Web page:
The Flag is an important part of the events at the Hawick Common Riding today. It is proudly carried by the Cornet at all the major ceremonies. As the original has been long lost, this Flag is a copy of the ancient one which was captured at Hornshole. it is generally accepted to have been the Flag of Hexham Priory, as men from Hexham had been in Dacre's force in the area around Hawick in 1514.
In 1706 the Cornet-Elect refused to carry the Flag because it was so decrepit, almost causing near riots. The Bailies carried the Flag that year, while the young men of the town elected their own unofficial Cornet, whose name was not recorded, to carry another colour.
As a result in 1707 the Town Council ordered that it be replaced. It is just possible that the replaced Flag was the original. However, it was not preserved when the new flag was bought. The 1707 flag, sometimes called "the Union Flag", is still in existence and may be seen displayed in Drumnlanrig Tower in the town along ith a replica of the current Flag.
Some time after 1832 until 1903 the cross on the Flag was changed from gold to crimson, although the reason for this is not known, and it was square in shape. The 1832 Flag is in a glass case in the Museum where the 1865 Flag is also kept but it is in poor condition.
In 1903 the Town Council employed an expert in heraldry, Mr Andrew Ross, Ross Herald, to research the true shape and colours of the Flag and he confirmed that it should be in the shape or a "pennon" which is a swallow-tailed flag and should be blue with a gold cross, the colours of Hexham Abbey, and have the date 1514 and the letters HC also in gold. This is the shape and colour of the flag today. "A Banner Azure with Saltire Or". The letters "HC" stand for "Hawick Colour" and they are also on the 1707 Union Flag.
The old blue and crimson Flag was carried for the last time by Cornet W E Scott on the Thursday morning of the 1903 Common Riding. The new Blue and Gold Flag was bussed by the Cornet's Lass, Miss Lunn, at the Colour Bussing on the Thursday Night and carried for the first time on the Friday morning in 1903 by the Cornet as he rode the marches with 30 mounted supporters.
The Town Council loaned the Flag to Hexham Abbey for the consecration service of the newly-built nave on 8th August 1908. The Flag was carried by the Rector of Hexham's Verger in the procession, which included Provost Melrose and Burgh Officer John Waldie, and was flown from the Abbey Tower. After the ceremony Canon Savage asked the Council to donate the Flag to the Abbey and offered to send a cheque to purchase a new Flag. The Council initially did not agree to this proposal, but following a donation of £4.00 from another Committee a replica of the Flag was made and sent to Hexham Abbey in January 1909. A letter of thanks for the generous gift of the Flag was received from Canon Savage. This Flag was displayed in the Abbey until 1972.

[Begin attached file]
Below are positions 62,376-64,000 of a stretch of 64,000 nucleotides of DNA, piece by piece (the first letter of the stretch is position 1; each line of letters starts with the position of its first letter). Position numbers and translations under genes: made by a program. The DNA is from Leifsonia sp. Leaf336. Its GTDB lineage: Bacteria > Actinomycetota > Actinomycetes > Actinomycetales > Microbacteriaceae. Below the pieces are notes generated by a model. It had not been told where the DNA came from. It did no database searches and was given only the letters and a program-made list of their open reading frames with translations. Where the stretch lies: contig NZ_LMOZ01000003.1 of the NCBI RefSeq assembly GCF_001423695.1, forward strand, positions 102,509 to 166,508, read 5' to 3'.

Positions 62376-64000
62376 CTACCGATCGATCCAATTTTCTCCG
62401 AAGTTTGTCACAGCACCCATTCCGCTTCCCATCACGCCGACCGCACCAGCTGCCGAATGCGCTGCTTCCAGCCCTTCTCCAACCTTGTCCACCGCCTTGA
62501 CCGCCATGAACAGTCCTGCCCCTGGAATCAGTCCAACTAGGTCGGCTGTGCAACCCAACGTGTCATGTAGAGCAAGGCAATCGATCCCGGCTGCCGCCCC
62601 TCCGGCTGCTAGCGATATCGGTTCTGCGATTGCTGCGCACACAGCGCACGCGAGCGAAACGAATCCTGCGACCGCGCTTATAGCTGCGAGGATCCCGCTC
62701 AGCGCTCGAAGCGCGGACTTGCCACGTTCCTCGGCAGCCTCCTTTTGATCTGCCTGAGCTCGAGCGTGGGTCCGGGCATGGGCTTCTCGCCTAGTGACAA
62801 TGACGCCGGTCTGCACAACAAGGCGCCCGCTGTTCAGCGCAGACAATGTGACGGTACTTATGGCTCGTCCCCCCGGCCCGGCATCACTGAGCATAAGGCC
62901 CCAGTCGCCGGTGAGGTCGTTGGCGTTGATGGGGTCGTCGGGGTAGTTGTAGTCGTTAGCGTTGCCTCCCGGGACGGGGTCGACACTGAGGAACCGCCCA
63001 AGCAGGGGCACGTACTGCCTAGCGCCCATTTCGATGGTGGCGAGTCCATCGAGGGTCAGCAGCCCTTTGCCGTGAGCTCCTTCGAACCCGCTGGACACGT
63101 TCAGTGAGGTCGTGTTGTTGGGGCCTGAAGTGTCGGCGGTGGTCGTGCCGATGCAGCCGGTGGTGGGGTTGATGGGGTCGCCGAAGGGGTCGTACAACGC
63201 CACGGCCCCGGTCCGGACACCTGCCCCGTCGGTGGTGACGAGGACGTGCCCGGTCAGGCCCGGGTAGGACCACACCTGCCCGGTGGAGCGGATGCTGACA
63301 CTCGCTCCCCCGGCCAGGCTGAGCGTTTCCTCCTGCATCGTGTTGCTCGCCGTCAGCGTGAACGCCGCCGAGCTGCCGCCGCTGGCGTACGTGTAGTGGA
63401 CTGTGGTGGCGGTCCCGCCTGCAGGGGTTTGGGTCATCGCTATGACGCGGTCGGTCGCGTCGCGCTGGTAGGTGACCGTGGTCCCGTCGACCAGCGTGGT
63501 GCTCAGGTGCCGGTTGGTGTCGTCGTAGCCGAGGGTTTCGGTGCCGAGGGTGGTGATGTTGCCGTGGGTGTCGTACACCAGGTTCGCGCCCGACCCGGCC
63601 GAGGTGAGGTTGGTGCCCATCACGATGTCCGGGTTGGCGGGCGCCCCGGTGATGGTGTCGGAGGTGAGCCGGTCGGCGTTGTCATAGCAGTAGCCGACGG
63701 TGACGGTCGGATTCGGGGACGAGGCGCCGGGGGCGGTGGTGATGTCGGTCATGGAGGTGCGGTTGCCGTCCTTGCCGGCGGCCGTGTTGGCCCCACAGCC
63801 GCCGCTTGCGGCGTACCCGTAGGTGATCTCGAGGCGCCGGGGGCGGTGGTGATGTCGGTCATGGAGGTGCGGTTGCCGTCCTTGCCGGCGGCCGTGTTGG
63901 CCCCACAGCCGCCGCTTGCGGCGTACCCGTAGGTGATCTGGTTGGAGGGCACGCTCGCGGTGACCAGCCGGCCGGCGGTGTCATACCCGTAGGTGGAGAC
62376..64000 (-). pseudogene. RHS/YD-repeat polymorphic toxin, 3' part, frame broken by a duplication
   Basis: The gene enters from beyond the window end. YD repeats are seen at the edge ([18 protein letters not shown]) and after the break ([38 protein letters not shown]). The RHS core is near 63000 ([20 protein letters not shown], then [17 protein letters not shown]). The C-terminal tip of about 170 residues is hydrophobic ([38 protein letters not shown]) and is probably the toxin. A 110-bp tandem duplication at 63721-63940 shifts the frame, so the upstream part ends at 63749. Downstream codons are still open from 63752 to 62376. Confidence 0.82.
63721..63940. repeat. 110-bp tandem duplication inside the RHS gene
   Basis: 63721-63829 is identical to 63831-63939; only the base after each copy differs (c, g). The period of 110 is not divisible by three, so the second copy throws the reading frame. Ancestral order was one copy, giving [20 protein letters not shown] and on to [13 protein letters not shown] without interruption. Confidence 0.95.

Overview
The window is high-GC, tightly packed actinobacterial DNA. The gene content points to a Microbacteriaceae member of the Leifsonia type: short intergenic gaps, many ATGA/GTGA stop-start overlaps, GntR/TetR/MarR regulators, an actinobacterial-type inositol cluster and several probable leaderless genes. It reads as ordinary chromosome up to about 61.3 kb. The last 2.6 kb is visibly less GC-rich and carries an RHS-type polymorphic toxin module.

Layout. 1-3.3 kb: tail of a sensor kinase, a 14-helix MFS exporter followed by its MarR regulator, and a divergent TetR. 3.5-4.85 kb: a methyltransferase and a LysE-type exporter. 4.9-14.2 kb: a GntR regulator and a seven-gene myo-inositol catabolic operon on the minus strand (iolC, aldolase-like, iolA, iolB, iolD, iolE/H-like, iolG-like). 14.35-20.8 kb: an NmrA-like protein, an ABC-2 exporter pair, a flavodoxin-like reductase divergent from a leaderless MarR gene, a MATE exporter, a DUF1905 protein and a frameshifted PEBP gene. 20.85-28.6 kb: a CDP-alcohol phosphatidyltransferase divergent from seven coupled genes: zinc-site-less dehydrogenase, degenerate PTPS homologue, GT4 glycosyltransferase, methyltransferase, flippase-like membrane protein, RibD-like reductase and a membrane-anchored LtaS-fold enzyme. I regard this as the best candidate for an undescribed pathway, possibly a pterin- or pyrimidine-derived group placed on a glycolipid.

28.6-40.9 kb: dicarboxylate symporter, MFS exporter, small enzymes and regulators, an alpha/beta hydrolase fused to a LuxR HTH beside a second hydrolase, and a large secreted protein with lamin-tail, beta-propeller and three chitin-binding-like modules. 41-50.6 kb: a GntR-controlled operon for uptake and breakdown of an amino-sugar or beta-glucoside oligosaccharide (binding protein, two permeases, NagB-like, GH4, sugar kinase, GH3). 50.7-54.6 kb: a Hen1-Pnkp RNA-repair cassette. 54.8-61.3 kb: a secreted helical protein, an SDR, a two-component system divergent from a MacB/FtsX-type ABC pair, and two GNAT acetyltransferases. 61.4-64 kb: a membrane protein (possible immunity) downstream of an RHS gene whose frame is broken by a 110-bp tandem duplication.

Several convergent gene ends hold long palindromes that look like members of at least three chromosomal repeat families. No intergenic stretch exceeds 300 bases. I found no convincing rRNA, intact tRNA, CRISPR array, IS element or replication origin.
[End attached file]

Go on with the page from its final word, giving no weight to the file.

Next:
The use of the Flag at Hexham Abbey and at Edinburgh Exhibition resulted in a group of Ex-Cornets respectfully protesting to the Town Council in October 1908 that they had not been consulted when the Flag had left the Burgh. After discussion between the Ex-Cornets and Council it was agreed that, if the Flag was to be taken from the town, the Cornet at the time would be given the opportunity to accompany it.
On 26th November 1972 Provost David Atkinson accompanied by the Town Clerk, Bill Hogg, Cornet Philip Murray, and Burgh Officer Bill Allan presented a new replica flag (the one last carried by Cornet Drew Martin in 1971) to the Rector of Hexham Abbey, and received the 1909 replica in return so that it could be preserved with other treasures of the Burgh. This new Flag hangs in the nave north aisle of the Abbey.
1749: "May 26-The which day the Bailies and Council have unanimously resolved that in time coming no Colour or Standard shall be carried on the Common-Riding days except the Town's Colour or Standard."
This rule was not too strict as the Grammar School flag was still carried till about 1777. Since then, however, only one flag has been carried at the Common-Riding.
The Flag is rarely brought out except at the Common-Riding, but formerly was used in local processions. e.g. at the opening of the Allan Water supply in 1865 (when a new Flag was provided) and the Dod Burn water supply in 1882. The Flag is also draped over the coffins of ex-Cornets, the practice beginning with James Smith in 1904.
In June 1945 the lasses of Robert Pringle and Son made a replica Flag for B Company of the 4th Kings Own Scottish Borderers (now 1 Scots of the Royal Regiment of Scotland). The soldiers had managed to hold Common-Ridings each June during World War II, the last being held in the East German town of Letzlinglen after the cessation of hostilities. A German lady embroidered on the Flag the names of the places where the battalion had seen action. This Flag is displayed in the Ceremonial Room of the Museum and a replica was "laid up" in St Mary's and Old Parish Church in November 1998 in a ceremony organised by the 4th Borders Battalion KOSB Old Comrades Association.
.As part of the Golden Jubilee celebrations in the year 2002, along with Principals from other Border towns, Cornet Steven Anderson carried the Flag at the Greenyards in Melrose where it was bussed by Her Majesty Queen Elizabeth II.
A small additional ceremony was introduced in 2009 when Cornet Jamie Richardson was the first to carry the Flag from the Town Hall to the Tower Knowe after the Provost's Breakfast on the Friday morning, before the singing of the Old Common-Riding Song.
Fling out the standard high
Hark to the gathering cry
Dear to each heart is the old native strain
Children and bearded men.
Join in the old refrain
Shout Teriodin again and again.